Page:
When Donald Trump addressed the crowd of an estimated 100,000 anti-abortion protesters at the annual March for Life on Friday, he became the first sitting American president to do so in person. Ronald Reagan telephoned a message of support in 1987, when the gathering was less than a tenth of its present size; George W. Bush did something similar in 2003, speaking blandly and equivocally. For the last two years Trump has delivered short remarks via satellite.

The significance of his decision to attend this year's rally cannot be overstated. Every Republican president since Reagan has claimed to share the goals of the pro-life movement, but somehow none could find the time to address what has become the focal point of anti-abortion activism in our nation's capital. It could be argued that Trump was simply paying lip service to opponents of state-sponsored infanticide, but that is still more than can be said for his predecessors.

Trump's remarks on Friday were brief and, especially by his standards, focused. They were also far more incisive than anything I have heard on the subject in many years from any American politician not named Rick Santorum, much less a president. Trump called every child a "precious and sacred gift from God" and declared all mothers "heroes." He denounced the iniquities of "global bureaucrats [who] have no business attacking the sovereignty of nations that defend the gift of human life." He praised the Little Sisters of the Poor and offered Ralph Northam, the Democratic governor of Virginia, as an example of a politician willing to "execute" children even after birth. This was not the cautious rhetoric of the Republican National Committee — it was the red meat that serious social conservatives, easily the GOP's single most reliable constituency, have craved for a long time.

There was still a certain amount of the usual Trumpian campiness. His remarks were preceded by a recording of the Animals' "House of the Rising Sun" and followed, as at any other Trump rally, by "You Can't Always Get What You Want." The crowd, which responded to his brandishing of his pro-life credentials with shouts of "USA" and "Four more years," did not seem to mind.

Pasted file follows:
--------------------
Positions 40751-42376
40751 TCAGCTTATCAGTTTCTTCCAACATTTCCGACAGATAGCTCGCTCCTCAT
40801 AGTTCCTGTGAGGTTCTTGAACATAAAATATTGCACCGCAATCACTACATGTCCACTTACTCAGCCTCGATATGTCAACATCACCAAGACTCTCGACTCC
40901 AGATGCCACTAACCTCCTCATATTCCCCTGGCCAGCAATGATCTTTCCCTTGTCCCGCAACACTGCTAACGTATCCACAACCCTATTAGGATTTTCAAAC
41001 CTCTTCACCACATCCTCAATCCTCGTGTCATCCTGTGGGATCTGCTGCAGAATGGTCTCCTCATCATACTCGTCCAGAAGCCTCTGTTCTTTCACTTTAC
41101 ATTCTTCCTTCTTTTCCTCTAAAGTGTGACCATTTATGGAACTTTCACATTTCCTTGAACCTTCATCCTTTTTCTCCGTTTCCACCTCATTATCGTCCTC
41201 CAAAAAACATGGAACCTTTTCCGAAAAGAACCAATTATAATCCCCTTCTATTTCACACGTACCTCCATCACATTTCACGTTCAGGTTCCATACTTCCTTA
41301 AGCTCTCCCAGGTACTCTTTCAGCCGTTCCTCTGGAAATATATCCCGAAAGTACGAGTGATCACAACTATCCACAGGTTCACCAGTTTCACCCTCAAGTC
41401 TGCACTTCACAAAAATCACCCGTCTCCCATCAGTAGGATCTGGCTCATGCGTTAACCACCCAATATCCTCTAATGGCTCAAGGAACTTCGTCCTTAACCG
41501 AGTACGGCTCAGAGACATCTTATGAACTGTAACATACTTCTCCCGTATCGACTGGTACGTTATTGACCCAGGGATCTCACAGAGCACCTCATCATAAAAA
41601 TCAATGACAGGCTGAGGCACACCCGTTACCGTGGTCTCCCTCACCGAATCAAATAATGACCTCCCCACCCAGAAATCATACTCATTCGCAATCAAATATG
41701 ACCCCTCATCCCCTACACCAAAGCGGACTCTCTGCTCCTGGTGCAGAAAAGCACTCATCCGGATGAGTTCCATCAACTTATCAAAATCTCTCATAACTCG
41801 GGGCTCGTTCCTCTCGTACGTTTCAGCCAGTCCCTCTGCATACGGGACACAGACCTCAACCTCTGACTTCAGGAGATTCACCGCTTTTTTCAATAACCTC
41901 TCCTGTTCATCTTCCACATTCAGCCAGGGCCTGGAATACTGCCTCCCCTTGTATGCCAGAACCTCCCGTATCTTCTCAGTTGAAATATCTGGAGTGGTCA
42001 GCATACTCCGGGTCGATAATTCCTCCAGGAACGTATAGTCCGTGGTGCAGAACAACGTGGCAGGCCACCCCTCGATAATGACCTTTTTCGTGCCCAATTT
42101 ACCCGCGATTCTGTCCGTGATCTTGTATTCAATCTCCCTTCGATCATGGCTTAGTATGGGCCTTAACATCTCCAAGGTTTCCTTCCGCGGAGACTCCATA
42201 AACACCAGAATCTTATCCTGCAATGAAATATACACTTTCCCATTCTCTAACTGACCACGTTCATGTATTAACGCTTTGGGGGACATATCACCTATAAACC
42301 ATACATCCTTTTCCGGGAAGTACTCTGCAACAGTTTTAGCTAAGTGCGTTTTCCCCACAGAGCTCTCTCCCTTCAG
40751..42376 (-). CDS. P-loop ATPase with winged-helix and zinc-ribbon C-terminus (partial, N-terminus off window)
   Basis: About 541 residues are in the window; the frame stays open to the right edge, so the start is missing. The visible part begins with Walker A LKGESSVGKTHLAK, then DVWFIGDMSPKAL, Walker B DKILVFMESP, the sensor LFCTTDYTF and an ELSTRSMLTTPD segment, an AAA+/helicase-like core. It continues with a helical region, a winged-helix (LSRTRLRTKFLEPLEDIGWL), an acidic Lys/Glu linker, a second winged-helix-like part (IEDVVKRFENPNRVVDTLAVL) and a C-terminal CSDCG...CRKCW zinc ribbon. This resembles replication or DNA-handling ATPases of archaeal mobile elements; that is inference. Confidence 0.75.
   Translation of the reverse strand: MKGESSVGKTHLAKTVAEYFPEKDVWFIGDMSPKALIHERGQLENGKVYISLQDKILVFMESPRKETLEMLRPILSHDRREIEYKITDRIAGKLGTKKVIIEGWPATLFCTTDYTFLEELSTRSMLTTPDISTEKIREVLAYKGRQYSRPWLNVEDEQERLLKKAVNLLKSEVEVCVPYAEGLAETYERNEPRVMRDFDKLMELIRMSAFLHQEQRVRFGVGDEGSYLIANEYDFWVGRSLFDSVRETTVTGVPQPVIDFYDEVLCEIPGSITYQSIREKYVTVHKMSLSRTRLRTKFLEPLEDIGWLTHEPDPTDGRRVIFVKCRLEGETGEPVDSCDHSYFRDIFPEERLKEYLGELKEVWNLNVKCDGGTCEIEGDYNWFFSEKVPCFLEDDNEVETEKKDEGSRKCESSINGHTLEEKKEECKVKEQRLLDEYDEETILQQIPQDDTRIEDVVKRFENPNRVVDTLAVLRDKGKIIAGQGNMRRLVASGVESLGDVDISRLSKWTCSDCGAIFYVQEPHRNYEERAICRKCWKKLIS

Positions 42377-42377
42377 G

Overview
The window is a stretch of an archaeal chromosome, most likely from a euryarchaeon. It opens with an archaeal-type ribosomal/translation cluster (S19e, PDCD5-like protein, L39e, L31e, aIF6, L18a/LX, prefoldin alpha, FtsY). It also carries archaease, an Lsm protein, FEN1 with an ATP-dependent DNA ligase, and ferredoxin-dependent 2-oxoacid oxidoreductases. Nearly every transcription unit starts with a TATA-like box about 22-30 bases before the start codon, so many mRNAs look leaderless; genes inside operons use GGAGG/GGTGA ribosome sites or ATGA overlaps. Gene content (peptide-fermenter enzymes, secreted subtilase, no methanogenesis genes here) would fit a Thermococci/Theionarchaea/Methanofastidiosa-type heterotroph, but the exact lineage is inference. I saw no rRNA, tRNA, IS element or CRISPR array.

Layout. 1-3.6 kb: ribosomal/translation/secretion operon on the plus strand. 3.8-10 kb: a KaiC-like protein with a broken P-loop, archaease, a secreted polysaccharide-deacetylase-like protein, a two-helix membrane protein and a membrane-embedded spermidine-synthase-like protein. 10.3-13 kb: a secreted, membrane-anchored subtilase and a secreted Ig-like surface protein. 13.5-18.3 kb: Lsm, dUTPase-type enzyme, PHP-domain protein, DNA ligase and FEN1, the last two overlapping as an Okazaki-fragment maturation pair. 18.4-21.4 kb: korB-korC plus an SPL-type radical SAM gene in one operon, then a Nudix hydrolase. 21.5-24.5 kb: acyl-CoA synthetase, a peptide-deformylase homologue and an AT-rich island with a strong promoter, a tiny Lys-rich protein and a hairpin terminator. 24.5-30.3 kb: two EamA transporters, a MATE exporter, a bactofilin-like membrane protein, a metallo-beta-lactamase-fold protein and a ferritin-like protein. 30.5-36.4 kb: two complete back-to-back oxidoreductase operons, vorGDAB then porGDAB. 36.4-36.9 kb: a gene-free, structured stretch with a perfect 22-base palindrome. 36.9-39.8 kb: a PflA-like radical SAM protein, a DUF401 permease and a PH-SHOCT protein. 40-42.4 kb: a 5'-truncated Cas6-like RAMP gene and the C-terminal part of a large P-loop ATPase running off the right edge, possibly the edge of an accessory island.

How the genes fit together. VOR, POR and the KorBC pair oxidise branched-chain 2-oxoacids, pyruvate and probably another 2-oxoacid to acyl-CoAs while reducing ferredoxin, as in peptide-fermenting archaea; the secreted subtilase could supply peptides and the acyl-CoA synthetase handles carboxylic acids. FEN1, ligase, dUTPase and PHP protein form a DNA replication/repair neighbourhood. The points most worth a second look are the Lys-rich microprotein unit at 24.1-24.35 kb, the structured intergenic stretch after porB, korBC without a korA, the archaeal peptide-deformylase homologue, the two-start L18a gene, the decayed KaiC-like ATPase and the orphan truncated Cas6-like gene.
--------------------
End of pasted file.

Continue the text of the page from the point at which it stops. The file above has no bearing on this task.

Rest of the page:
Just as Trump's insistence on appearing at the march should not discounted, it should also not be misunderstood. There is a phrase for what he was there to do on Friday — damage control. While it is seldom discussed in print, many pro-life activists continue to feel betrayed by Trump's nomination of Brett Kavanaugh to the Supreme Court, not only because Amy Coney Barrett would have been a more reliably anti-abortion candidate but because Kavanaugh, so far from proving himself an easier sell than the distinguished legal scholar and mother of seven children, ended up as the single most controversial judicial nominee in American history. Whether Kavanaugh would agree to strike down Roe v. Wade remains an open question. (It is worth noting that multiple sources familiar with Trump's private conversation say that he intends to nominate Barrett if Ruth Bader Ginsburg's seat becomes available.)

The misgivings occasioned by his nomination of Kavanaugh echoed the ones I remember hearing from many pro-life activists during the Republican primaries in 2016, both before and after it had become clear that Trump would be the nominee. I do not think I have ever seen veteran political organizers as disenchanted as the leaders of various socially conservative organizations were at a meeting I attended at a D.C. bar that year in March. Here were people who felt that that they had no choice but to lend their support to a man they considered repulsive and likely to abandon their cause at the first opportunity.

This is why for me the most significant words spoken on Friday came just before Trump's address, when Jeanne Mancini, the president of the organization that sponsors the march, said, "Thank you for all the work you will do for life." Her emphasis, unmistakably pointed, was on the word "will."